LAS VEGAS — Nevada Tax Commissioner and Elko rancher Hank Vogler says the state's property tax system is on a collision course with economic reality that could force state lawmakers to enact fundamental reforms needed to ensure fair and equitable taxation.
Discussing a wide range of property tax issues in a recent interview, Vogler distinguished himself as the only current member of the eight-person commission to agree to an interview with NPRI as part of its ongoing series on Nevada property taxes.
Vogler, who was appointed to the commission in 2003, paints a portrait of a property tax system struggling under a weak legal framework, a disengaged Legislature, assessors under pressure from elected officials to increase revenue, an undermanned and under-funded tax department unable to implement needed regulations, overwhelmed state and county boards of equalization and angry and confused taxpayers.
All the while, Vogler insists, he and his follow commissioners comprise a dedicated and intelligent cadre striving to protect Nevada taxpayers.
Ground zero for Nevada's contentious property tax debate is the wealthy, Lake Tahoe enclave of Incline Village, Vogler said.
"If you want to really get into the hornet's nest, look at the difference between Washoe County and Douglas County with Incline Village and Lake Tahoe," he said.
In the mid-2000s, property taxes for Washoe County homes in Incline Village and adjoining Crystal Bay along the North Shore of Lake Tahoe were running triple those for similar high-end properties along the South Shore of the lake in Douglas County. The differences in taxes, Vogler suggested, was based on how the assessors in each county interpreted state laws to assess property.
"In Douglas County, that tax assessor, God bless him, looked at it one way," Vogler said. That way, according to state and county records, was a very conservative approach to valuing property, under which property tax increases remained relatively modest even in the real estate boom of the mid 2000s.
But a different story played out in Washoe, where county commissioners were faced with surging budget needs to meet the demands of a rapidly expanding population centered in Reno. Vogler said it appears that Washoe County looked to Incline Village as an easy fix for budget shortfalls.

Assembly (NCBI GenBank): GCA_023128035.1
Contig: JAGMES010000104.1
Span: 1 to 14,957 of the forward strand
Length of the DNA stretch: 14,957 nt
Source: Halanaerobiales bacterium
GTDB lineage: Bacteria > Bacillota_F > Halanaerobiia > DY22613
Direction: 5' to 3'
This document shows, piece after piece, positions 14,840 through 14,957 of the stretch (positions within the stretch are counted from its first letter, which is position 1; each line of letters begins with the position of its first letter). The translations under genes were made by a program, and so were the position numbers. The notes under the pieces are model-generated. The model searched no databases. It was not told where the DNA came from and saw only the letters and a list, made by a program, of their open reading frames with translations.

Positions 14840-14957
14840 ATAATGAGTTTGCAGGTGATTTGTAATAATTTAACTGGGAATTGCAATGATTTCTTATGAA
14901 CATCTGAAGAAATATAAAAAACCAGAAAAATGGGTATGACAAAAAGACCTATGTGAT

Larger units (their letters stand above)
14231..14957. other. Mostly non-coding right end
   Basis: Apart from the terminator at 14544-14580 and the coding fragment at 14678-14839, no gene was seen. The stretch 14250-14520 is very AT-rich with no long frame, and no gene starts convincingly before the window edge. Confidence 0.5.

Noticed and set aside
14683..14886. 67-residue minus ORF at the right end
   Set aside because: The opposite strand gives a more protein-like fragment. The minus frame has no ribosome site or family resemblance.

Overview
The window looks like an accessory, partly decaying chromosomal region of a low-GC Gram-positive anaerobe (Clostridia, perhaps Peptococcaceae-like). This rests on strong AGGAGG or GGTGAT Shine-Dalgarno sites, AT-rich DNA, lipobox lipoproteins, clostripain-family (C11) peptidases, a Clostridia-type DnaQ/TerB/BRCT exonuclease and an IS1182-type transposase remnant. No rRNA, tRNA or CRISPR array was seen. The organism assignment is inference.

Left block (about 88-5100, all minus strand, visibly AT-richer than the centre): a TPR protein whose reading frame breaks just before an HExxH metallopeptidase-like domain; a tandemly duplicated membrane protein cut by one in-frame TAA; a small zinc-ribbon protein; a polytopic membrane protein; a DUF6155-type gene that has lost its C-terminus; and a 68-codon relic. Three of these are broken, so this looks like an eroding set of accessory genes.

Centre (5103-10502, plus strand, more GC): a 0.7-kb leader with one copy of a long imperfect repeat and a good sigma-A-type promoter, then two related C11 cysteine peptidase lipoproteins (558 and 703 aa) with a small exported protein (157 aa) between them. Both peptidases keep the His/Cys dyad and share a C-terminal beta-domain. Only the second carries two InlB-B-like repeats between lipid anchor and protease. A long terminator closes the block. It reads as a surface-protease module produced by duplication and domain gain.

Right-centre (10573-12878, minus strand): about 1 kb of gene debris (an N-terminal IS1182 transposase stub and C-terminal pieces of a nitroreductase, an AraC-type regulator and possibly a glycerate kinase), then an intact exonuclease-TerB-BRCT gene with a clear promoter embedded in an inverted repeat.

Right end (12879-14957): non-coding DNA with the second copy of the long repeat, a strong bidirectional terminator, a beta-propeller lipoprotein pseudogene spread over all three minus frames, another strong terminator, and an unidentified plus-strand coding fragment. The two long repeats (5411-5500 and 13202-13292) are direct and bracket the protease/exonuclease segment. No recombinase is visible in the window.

"With an expanding Reno, maybe the county looked at Incline Village as a revenue source," Vogler said. "Their properties were all worth millions of dollars, so hell, if you could afford a million dollar property, what's wrong with getting jabbed with a few more taxes?"
The widely varying approaches used by the Douglas County and Washoe County assessors to value Lake Tahoe homes is the most vivid example of how county assessors use different interpretations of state statutes and tax-commission regulations in ways that can produce wide variations in property taxes for similarly situated properties.
This freewheeling approach by county assessors runs contrary to recent landmark Supreme Court rulings that require county assessors to only use appraisal methodologies that have been formally adopted by the Nevada Tax Commission. But assessors have not warmly embraced the court rulings, said Vogler.
"There seems to be some hesitancy, at times, on the part of the assessors, because they are independently elected, over what their interpretation is versus the Supreme Court — versus what the tax commission expresses," Vogler said.
Rather than demand that assessors follow the tax commission's interpretation of state statute and Supreme Court rulings, Vogler said the commission instead has avoided confrontation by only making suggestions to assessors.
"It is our job, I would say, to advise the assessors," Vogler said.
Vogler said the Supreme Court rulings in Bakst vs. State Board of Equalization in 2006 and State Board of Equalization vs. Barta in 2008 have provided some direction to the commission as far as being required to pass regulations that are supposed to be followed by the county assessors. But there is still uncertainty over whether the commission has any enforcement, or policing powers, over the assessors.
"Yeah, the Supreme Court said, ‘Straighten it out.' OK, that was nice of them," Vogler said. "Did the Legislature step up and add any clarity there? Well, no.''
The commission's hands-off approach is vividly demonstrated by its 10-year failure to publish a policies and procedures manual for assessors to follow. A state statute requires the commission to publish the manual.